You’ve scored the audition. Yippee! You’ve re-read the breakdown to be sure you understand what they’re looking for, in casting this character for this project. Good job! You’ve downloaded the sides and begun making choices for the audition. Great prep! You go in for the audition, do everything you’ve prepared, and then it happens.
You’re given adjustments.
What do you do? Some actors do everything right in this moment. Others fail miserably for a variety of reasons, effectively blowing their chances at getting a callback. Let’s take a look at the various ways in which actors approach the audition redirect, noting some pitfalls to avoid.
Being Married to Your Choices
Actors repeatedly hear casting directors advise them to MAKE STRONG CHOICES. Absolutely true. We want to see you committed to the choices you make about the character, the script, and your overall presentation in the room. This does not mean that we want to see you locked into those choices so completely that you cannot adjust, when asked to do so.
I’ve seen actors — upon being given direction — turn stubborn, inflexible, and insulted in attitude. It’s as though they’ve been told, “You’re wrong. Every instinct you have sucks. Do it this way.” When, in fact, what they’ve been told is, “I like you enough to ask to see you do it another way.” Why the actor is being asked to do it another way could be because the actor’s choice was slightly off but the actor is the right type. Could be because the actor is right for another role and doing these sides with a different bit of direction could show us what we need to know about that potential casting match-up that you don’t even know exists. Could be simply that the director wants to know whether the actor can take direction (even difficult, complex, totally ridiculous direction), adapt quickly, and apply the changes seamlessly.
If you suffer from this problem, I advise that rather than feeling offended that you’ve been told your choices are wrong, you always assume your choices were exactly right and that the director is simply testing your directability. Whether that scenario is true or not, at least that mindset can help you through the immediate reaction you may want to have, which is what keeps you married to your choices after being given direction.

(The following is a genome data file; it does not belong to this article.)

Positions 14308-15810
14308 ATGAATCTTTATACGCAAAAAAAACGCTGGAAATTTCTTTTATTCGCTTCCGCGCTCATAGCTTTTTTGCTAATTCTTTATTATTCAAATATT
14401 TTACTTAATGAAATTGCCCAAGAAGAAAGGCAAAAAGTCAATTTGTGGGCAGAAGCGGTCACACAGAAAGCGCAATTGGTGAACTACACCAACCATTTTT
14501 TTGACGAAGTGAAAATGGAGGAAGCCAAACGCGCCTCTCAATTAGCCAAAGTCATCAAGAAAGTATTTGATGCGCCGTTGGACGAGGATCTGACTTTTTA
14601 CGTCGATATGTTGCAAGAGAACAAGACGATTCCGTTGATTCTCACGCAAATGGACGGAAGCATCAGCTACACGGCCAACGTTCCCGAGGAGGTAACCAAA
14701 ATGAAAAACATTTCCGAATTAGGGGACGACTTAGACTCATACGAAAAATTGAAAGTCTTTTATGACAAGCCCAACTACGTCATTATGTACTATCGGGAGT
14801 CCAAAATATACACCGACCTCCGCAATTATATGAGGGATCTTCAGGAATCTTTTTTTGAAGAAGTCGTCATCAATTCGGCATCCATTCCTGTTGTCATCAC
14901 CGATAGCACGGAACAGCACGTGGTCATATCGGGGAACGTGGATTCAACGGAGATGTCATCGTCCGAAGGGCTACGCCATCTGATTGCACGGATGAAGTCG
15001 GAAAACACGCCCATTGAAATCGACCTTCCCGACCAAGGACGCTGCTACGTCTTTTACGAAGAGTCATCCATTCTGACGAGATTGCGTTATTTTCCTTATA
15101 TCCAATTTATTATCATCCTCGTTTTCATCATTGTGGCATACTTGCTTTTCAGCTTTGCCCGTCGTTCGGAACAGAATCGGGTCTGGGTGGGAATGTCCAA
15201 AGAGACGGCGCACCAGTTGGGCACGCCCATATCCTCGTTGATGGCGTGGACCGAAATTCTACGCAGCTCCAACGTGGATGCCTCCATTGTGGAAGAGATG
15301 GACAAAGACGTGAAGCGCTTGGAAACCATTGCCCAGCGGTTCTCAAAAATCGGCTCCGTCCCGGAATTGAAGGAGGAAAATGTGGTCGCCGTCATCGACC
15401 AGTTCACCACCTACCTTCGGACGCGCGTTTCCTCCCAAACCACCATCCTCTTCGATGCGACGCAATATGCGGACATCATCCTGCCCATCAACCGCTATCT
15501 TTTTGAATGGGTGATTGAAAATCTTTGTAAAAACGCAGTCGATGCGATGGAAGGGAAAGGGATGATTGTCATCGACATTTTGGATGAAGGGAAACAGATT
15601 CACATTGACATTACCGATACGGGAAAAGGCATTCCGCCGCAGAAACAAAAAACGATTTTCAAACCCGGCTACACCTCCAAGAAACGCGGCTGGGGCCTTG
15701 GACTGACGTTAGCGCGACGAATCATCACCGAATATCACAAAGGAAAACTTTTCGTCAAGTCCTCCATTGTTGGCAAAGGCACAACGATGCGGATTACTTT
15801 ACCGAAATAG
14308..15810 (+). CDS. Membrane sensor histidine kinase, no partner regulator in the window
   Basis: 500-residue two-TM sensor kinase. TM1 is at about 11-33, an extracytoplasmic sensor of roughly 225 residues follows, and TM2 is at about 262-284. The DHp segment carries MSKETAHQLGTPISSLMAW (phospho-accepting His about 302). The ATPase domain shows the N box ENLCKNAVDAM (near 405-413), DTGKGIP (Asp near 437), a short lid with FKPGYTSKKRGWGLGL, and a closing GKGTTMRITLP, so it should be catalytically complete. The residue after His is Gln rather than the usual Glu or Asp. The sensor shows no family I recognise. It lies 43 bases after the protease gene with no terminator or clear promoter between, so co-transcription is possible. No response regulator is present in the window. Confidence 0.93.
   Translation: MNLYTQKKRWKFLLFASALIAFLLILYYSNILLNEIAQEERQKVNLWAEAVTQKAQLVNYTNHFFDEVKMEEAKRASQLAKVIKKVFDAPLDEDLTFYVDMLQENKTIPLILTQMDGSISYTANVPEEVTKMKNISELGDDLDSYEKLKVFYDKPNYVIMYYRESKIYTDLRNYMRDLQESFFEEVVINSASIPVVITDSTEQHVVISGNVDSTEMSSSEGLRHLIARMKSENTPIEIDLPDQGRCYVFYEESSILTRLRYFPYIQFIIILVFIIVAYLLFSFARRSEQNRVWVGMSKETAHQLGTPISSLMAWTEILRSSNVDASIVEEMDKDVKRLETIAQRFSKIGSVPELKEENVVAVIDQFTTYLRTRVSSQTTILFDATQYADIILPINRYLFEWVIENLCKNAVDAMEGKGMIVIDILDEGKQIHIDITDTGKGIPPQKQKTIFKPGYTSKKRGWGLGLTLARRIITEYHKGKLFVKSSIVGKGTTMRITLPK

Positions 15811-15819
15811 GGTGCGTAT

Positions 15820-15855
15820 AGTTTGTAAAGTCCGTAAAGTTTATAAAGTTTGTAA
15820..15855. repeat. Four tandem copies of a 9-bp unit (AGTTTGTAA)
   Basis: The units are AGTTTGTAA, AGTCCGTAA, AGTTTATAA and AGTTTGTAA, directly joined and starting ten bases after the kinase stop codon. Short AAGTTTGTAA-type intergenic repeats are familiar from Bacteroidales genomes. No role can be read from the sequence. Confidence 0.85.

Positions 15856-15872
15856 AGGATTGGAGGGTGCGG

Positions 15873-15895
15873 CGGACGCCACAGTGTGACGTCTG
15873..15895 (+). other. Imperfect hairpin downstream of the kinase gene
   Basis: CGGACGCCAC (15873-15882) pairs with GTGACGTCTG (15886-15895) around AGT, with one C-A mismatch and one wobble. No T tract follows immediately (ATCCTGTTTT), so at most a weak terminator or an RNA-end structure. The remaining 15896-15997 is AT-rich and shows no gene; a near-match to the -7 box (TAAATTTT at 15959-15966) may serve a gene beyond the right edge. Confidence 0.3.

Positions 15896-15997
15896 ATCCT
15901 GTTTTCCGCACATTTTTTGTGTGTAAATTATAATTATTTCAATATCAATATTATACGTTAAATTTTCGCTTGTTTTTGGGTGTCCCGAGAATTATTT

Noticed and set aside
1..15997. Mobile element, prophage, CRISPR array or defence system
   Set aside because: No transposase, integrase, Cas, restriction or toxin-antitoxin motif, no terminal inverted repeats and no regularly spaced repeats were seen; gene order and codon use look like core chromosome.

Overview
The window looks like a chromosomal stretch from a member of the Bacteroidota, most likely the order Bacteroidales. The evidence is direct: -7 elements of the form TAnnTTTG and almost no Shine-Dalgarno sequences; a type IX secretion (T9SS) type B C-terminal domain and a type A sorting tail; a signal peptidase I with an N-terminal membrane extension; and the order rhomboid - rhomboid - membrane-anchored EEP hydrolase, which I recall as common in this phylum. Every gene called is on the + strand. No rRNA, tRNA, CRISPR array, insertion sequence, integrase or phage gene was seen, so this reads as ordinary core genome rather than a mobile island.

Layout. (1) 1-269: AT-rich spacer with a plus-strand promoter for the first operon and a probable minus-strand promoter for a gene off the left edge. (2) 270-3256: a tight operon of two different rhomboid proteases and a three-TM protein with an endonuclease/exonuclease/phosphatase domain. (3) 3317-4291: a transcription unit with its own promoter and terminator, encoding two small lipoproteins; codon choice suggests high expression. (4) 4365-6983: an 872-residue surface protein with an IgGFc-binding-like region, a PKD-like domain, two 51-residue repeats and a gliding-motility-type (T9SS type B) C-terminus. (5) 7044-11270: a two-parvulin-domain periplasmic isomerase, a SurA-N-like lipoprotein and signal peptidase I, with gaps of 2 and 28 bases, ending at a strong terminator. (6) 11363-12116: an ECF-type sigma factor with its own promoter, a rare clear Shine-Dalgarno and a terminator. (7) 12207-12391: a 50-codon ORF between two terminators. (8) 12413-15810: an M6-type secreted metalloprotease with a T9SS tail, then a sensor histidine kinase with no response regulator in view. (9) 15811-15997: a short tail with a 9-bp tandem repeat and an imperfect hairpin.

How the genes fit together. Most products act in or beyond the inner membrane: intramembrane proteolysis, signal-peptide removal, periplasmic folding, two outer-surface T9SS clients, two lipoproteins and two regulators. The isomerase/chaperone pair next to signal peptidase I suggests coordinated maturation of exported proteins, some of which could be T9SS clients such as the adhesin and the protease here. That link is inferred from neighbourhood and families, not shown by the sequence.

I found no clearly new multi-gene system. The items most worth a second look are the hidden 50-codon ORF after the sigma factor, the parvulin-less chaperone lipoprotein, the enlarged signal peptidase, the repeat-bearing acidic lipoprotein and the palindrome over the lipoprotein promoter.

Inability To Understand the Direction
This is probably more common than we’d like to admit, on either side of the casting process. Miscommunication is always a possibility, especially in the high-stress environment of an audition. An actor may hear and understand the direction but get confused in the application. An actor may not understand the direction due to the fact that the director is unclear in delivering it (especially after having given the same direction to a few dozen people throughout the day and beginning to take shortcuts in explanation over time). Or, there could be references that the director has made with which the actor is unfamiliar. Definitely, an actor’s nerves could keep him or her from asking a clarifying question.
If this happens in your audition — whether you can’t understand the direction or the director can’t deliver it accurately — the fix is the same: ask a clarifying question. I know you may feel stupid in that instant, asking someone to re-state (using different words) exactly what has already been said, but believe me, an instant of feeling stupid is worth the payoff of getting the information correct so that you can nail the audition on redirect. If you begin to look at your choices that way (ask the question or lose the gig), you’ll be more likely to ask a question. Also, please know that YOU are the only one perceiving yourself as having asked a stupid question. We KNOW you’ve come into the room with a lot at stake. And, since we want to see you do your best, we’re happy to help you get clarity in order to present us with your strongest work. If you ask your question and STILL don’t feel like you have a handle on the answer, ask for a line reading. Most directors are cautious in giving line readings, as they know how much actors hate to be treated like trained parrots. Still, if you need one, ask for one. It could help you understand the director’s terminology better, to hear it applied to a specific line in the script.